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Capgemini survey finds supply chains are far from perfect when it comes to keeping customers happy

By Jeff Berman, Group News Editor
December 03, 2013

Even though supply chain professionals pride themselves on providing exemplary service and execution during this time of year in advance of the holiday season, a survey recently released by Capgemini found that there are myriad issues when it comes to keeping customers content with delivery and ordering processes.

Entitled the “Supply Chain Impact,” the survey was commissioned by Capgemini and conducted online by KRC Research. It polled 1,000 consumers and 150 United States-based senior supply chain managers at retail, consumer products, and distribution companies with at least $1 billion in global revenue.

Given the heightened demand for perfect order delivery and always-available inventory—during the holiday season—83 percent of the survey’s supply chain respondents indicated that it is challenging to adequately plan for supply chain capacity to address peak requirements for timely fluctuations in demand, with only 21 percent noting their systems do an excellent job of providing accurate real time insights into supply chain performance.

Kavitha Krishnarao, Capgemini Director, Supply Chain Services, said that holiday season activity can place a heightened emphasis on supply chain operations, which is expected and requires advanced planning. But at the same time, she noted that alone is often not enough, considering that 31 percent of supply chain respondents said the top executives at their respective companies have little concern about supply chain-related issues impacting revenue or profitability during the holiday shopping season. And 80 percent indicated that consumer expectations for on–time delivery of ordered products has gone up in the last five years. 

The survey also found that 86 percent of supply chain respondents cited having the right processes that can respond to volatile consumer demand in real time as a major challenge in maintaining seamless supply chain operations.

“Demand planning is a key process in this respect, especially during the holiday season,” said Krishnarao. “This is evident when it comes to things like stock-outs for the most popular items people are buying. Another factor has to do with back end processes relating to the supply chain in terms of how facilities and warehouses are set up and able to respond to things like stock outs. Design processes, warehouse processes and existing demand planning…are important in providing on-time, consistent service.”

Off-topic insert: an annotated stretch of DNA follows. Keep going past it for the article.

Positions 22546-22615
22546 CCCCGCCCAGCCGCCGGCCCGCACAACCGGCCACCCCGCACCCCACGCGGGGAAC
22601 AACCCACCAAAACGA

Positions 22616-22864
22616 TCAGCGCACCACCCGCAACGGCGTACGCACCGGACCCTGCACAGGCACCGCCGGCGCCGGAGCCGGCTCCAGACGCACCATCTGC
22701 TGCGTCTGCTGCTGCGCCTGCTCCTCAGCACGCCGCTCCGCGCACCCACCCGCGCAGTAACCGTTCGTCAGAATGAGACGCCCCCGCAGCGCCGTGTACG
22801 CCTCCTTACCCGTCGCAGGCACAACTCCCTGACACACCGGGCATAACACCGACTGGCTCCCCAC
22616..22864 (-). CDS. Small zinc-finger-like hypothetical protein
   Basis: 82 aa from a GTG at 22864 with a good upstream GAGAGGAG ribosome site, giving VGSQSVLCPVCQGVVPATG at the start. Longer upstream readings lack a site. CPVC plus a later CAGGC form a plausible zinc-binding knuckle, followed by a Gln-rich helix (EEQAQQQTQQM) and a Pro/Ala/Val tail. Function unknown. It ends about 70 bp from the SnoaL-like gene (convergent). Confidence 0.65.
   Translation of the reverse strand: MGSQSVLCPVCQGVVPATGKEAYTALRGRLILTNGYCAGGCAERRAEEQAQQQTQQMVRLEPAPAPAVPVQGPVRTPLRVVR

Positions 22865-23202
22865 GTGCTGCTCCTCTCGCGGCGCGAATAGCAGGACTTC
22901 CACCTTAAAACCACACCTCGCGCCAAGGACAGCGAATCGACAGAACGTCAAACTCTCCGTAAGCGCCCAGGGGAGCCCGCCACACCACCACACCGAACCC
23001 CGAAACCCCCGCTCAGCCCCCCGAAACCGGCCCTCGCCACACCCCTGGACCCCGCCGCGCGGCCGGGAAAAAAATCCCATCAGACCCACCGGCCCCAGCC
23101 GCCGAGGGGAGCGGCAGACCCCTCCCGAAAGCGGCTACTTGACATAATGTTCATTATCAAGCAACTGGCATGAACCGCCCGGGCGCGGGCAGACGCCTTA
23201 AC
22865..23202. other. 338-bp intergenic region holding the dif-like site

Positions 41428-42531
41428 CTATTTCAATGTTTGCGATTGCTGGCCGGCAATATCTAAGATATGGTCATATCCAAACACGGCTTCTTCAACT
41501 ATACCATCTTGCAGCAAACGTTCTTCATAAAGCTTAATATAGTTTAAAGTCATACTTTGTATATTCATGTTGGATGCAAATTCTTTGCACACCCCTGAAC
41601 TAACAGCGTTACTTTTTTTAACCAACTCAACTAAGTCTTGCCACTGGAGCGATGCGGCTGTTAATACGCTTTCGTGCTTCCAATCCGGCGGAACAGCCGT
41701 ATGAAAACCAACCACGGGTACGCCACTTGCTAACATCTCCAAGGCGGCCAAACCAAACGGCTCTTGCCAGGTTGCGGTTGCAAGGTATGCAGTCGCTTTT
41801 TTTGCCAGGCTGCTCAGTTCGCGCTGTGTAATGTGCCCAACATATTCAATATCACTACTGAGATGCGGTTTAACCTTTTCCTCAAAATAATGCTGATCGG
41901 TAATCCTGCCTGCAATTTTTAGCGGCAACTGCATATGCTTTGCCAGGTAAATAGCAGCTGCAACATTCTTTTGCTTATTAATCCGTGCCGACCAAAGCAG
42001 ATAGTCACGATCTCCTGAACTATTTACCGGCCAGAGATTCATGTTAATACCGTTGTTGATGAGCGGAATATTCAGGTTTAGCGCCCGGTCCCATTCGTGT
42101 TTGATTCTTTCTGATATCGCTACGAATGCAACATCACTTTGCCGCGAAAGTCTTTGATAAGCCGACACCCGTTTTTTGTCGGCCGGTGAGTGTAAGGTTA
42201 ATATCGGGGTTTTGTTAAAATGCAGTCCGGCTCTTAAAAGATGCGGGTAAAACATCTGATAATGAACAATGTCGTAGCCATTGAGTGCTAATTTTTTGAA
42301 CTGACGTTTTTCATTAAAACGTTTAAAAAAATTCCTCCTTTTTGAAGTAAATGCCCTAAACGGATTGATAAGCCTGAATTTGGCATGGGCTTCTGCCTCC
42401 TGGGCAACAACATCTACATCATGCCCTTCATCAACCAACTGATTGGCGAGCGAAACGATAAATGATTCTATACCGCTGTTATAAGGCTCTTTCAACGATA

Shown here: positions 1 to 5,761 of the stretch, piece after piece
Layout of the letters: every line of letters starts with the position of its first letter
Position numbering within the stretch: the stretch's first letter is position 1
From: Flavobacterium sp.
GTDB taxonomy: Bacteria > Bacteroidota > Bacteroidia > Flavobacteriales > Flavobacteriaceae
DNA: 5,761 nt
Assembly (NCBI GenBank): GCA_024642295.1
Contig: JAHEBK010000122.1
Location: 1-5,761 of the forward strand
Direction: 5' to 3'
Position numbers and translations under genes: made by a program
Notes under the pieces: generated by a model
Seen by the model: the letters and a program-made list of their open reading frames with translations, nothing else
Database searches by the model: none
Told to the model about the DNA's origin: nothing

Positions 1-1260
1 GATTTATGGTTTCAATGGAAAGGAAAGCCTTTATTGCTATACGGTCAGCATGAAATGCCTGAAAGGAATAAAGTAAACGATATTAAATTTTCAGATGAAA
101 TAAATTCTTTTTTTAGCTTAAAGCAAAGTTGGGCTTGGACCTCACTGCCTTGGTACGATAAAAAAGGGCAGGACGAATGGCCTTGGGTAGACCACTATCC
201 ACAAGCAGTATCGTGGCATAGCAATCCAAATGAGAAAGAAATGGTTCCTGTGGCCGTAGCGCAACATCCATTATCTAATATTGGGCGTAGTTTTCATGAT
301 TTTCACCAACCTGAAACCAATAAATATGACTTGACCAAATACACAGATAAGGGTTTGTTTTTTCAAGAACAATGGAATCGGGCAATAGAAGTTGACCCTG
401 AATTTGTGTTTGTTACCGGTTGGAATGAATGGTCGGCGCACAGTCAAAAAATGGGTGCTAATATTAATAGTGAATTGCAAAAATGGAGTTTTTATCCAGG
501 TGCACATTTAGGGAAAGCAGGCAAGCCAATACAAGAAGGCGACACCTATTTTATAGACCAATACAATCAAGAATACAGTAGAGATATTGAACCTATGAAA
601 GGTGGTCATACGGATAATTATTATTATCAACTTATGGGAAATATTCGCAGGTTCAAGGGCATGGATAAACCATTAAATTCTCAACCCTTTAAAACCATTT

Out-of-stock and order fulfillment issues can severely impact consumer behavior in negative ways for the supply chain, according to the survey, including:
-89 percent of U.S. consumers said they are likely to shop with another retailer in the future if an item is delivered late;
-73 percent said they would purchase from a different store than originally intended if they were unable to find an item they wanted in stock this holiday season, and 29 percent would not purchase the item at all; and
-54 percent of supply chain respondents say supply chain issues have had a negative impact on company revenue or profitability in recent years

About the Author

Jeff Berman headshot
Jeff Berman
Group News Editor

Jeff Berman is Group News Editor for Logistics Management, Modern Materials Handling, and Supply Chain Management Review. Jeff works and lives in Cape Elizabeth, Maine, where he covers all aspects of the supply chain, logistics, freight transportation, and materials handling sectors on a daily basis. .(JavaScript must be enabled to view this email address).


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